Verizon and AT&T Pause 5G Rollout as Potential Airline Interference Complicates Communication


Telecom companies AT&T and Verizon have both agreed to pause their rollout of new 5G towers. According to the US Federal Aviation Administration, the new signals used by some 5G towers interfere with airline safety technology.

FAA Announcement

On Tuesday, the FAA announced it would work with cell phone providers to help mitigate the risks presented by 5G signals. Specifically, the authority noted that new C-band transmitters are causing problems for pilots. These wavelengths can reportedly block some instruments, like landing assistance software, from functioning correctly.

Telecom Giants Pause Plans

AT&T said that it would pause its 5G rollout until after January 5, complying with a request from the FAA’s parent organization, the US Transportation Department. Verizon, meanwhile, has agreed to hold off on its plans to roll out 5G signals via the C-band spectrum. This mid-spectrum standard will allow Verizon to cover an additional 100 million people, making it a critical component of its 5G plan.

A Verizon spokesperson noted that the company still plans to finish rolling out C-band signals in early 2022, though. “We’re moving full speed ahead with our plans to bring 5G over this spectrum in early 2022,” the spokesperson told reporters.

What Is 5G?

The latest update to wireless communications standards, 5G will allow even faster internet connections to mobile users. Cell phone carriers point out that 5G will allow for faster speeds for users in crowded areas, even during high-traffic periods.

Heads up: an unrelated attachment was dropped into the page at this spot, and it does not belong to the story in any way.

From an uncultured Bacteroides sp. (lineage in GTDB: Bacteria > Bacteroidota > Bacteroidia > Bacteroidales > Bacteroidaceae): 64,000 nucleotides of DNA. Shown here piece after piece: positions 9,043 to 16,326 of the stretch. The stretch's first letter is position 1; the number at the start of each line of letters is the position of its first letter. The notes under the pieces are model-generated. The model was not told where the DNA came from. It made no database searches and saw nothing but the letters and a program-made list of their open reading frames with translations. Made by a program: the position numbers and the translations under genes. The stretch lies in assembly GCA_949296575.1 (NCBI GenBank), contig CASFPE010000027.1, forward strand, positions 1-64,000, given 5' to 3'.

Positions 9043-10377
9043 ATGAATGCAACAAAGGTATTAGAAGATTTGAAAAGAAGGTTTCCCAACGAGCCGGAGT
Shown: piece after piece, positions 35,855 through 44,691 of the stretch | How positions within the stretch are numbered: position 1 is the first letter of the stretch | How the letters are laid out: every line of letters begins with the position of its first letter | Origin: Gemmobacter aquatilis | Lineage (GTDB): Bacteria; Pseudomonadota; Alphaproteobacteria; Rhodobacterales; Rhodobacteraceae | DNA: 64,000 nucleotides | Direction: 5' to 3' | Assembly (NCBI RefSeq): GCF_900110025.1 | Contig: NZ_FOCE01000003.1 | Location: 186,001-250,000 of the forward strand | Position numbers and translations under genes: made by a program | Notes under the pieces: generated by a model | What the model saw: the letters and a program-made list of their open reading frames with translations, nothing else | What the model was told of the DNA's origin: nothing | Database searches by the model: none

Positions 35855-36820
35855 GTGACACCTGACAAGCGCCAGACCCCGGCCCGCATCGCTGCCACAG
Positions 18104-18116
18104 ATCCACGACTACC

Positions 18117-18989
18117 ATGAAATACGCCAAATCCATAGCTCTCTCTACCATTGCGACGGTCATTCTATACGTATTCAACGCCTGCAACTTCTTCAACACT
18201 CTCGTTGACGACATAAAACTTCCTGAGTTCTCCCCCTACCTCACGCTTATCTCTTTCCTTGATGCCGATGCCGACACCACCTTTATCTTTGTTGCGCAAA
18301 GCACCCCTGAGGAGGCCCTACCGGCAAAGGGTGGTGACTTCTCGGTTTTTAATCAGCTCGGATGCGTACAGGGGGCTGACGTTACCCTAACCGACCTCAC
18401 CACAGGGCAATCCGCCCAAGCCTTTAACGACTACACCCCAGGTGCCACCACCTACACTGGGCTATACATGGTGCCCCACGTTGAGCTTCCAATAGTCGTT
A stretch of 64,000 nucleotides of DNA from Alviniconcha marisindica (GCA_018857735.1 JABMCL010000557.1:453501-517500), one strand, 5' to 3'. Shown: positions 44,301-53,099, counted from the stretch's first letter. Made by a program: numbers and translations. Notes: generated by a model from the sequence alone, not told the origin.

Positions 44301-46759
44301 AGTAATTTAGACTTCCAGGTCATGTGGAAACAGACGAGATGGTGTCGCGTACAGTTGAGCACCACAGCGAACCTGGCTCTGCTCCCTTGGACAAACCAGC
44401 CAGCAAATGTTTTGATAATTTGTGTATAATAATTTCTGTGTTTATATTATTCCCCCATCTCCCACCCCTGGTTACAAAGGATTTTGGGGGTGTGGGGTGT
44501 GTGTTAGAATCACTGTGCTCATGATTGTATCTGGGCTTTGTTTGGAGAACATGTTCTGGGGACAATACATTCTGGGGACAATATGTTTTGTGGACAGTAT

Launching the technology hasn’t been easy for communications companies, though. The standard was the center of announcements as early as 2018, but complications have slowed the rollout at every turn. Even now, only a few cities have widespread 5G coverage. The issues with air traffic and the C-band spectrum are only the latest headache for the industry.

Rocky 5G Launch

Telecom carriers heralded the arrival of 5G over the past two years, but customers haven’t reacted with the same enthusiasm. LTE coverage, the predecessor to the 5G standard, is already speedy enough for everyday use. This situation makes the incremental upgrade to 5G less noticeable for the average customer.

Users have phones that can stream HD videos and upload photos to social media in seconds. Why do they need faster phones? The idea of upgrading from a cutting-edge phone to access incrementally higher data speeds is unappealing to the average customer.